Burton Abbey = World cup winners?

by Dexy Longshot

Friday, July 11th, 2008

Gone for a Burton

Some naysayers are suggesting that the game against Kazakhstan is a non-event not worthy of Lawro’s droning words of wisdom on a live Match of the Day broadcast. The expectation to win will be there as sure as minnows are minnows, but on the other hand, many are worried that we run the risk of hurling the same obscenities of disbelief in England players’ faces that came their way during the most unconvincing 3-0 victory in the history of football, against Andorra.

To strike a diplomatic balance between these two pretty bleak predictions, the game against Kazakhstan will be a much-needed compromise between a competitive game and a friendly; a chance for Capello to demonstrate much-needed experimentation while throwing caution to the wind for the fear of dropping three virtually guaranteed qualification points. Step forward Theo.

The need for mixing it up is still evident, as demonstrated in Fabio’s Ten Commandments. Capello seems still bound by the paradox of having to pick Gerrard and Lampard, on paper the two best midfielders, and keeping Goldenballs himself jinking more crosses in from the right. Gareth Barry’s huff and puff in getting his way out of Villa Park still doesn’t cement his place in the England starting XI, while players like Derbyshire, Bentley and Walcott are still not quite turning their young potential in to an explosive announcement of their arrival on the world stage.

The fanfare of the new facilities at Burton Abbey was a defining moment for the FA. This, at last, was all the bellyaching about developing new talent come good. Not just a place for the national team, but for everyone down to the Under 16 squad could come and have a kickabout here. Silly amounts of money have been thrown at developing the scientific, research, medical and theory side to the game. While Brazilian stars are born by a lad kicking a crushed can on Pepsi across a dusty street in Sao Paolo, we stand by with an open chequebook and hope for the best from our blood and bone.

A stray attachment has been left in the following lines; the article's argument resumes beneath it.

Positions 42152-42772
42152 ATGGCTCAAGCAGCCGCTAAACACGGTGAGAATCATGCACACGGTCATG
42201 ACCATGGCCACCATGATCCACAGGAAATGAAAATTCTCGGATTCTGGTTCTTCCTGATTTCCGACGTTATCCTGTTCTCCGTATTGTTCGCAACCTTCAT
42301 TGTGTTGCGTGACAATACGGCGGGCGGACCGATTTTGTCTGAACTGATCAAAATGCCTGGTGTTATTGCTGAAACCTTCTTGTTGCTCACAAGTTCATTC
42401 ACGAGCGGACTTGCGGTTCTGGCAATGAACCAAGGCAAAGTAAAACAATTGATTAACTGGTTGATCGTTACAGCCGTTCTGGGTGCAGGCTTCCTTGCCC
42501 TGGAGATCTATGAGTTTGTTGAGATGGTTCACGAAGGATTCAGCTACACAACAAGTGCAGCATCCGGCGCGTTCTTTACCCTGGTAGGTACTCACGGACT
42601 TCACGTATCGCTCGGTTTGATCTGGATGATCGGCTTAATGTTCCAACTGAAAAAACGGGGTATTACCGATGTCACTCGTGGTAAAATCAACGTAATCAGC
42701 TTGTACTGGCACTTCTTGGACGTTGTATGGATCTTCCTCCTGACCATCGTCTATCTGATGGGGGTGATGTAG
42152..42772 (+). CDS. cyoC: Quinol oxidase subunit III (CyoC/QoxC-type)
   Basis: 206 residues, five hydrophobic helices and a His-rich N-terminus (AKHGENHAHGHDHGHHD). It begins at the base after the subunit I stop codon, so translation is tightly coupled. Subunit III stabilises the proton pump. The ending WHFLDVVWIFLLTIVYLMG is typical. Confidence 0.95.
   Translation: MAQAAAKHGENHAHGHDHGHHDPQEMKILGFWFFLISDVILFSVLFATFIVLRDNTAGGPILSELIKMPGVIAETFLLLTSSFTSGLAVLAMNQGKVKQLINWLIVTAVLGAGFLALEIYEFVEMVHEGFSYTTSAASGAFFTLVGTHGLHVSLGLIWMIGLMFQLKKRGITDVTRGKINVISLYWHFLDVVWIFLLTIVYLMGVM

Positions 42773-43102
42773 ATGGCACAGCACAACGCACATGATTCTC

Gone for a Burton?

The thing is, English and French football now run along a not-so-obvious parallel. Burton Abbey is to England to what the Clairefontaine training academy is to the frogs. Despite sounding like a pretentious beauty parlour, Clairefontaine makes exciting noises by boasting young player development and turning them in to world stars. And for all of France’s World Cup and Euro glory a decade ago, the squad is ageing and no new players have stepped up to fill the old masters’ shoes, with the squad slumping in to a shameful decline in recent tournaments. Remind you of another national team? Before Burton came about, Sven-Goran Eriksson said if England had the equivalent to France’s facilities, they would have already won a major championship. Funny that, I’m sure something happened in 1966.

French football academy

If Burton Abbey is going to fulfil the promises of all the feverish encouragements, we need to stop associating the word ‘grassroots’ with all our failures that stem up to the national team and work on making it a success.

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  • http://www.ukfootballfinder.co.uk Darren

    I believe it when i see it to be honest. The FA have once again made a total balls up, over spent on Wembley leaving Burton sitting there in a heap.

    It won’t guarantee success but hopefully it’s a step forward. As Jamie rightly points out, the Brazilians don’t need an academy, they use tin cans!

  • http://aloadofcobblers.blogspot.com Danny Brothers

    We used to play football with bottle top lids at school and used the benches as goal posts…we couldn’t afford footballs in Northampton!

  • JazzyG

    we used to play with a cabbage but on the farm, ah, they were the days!!

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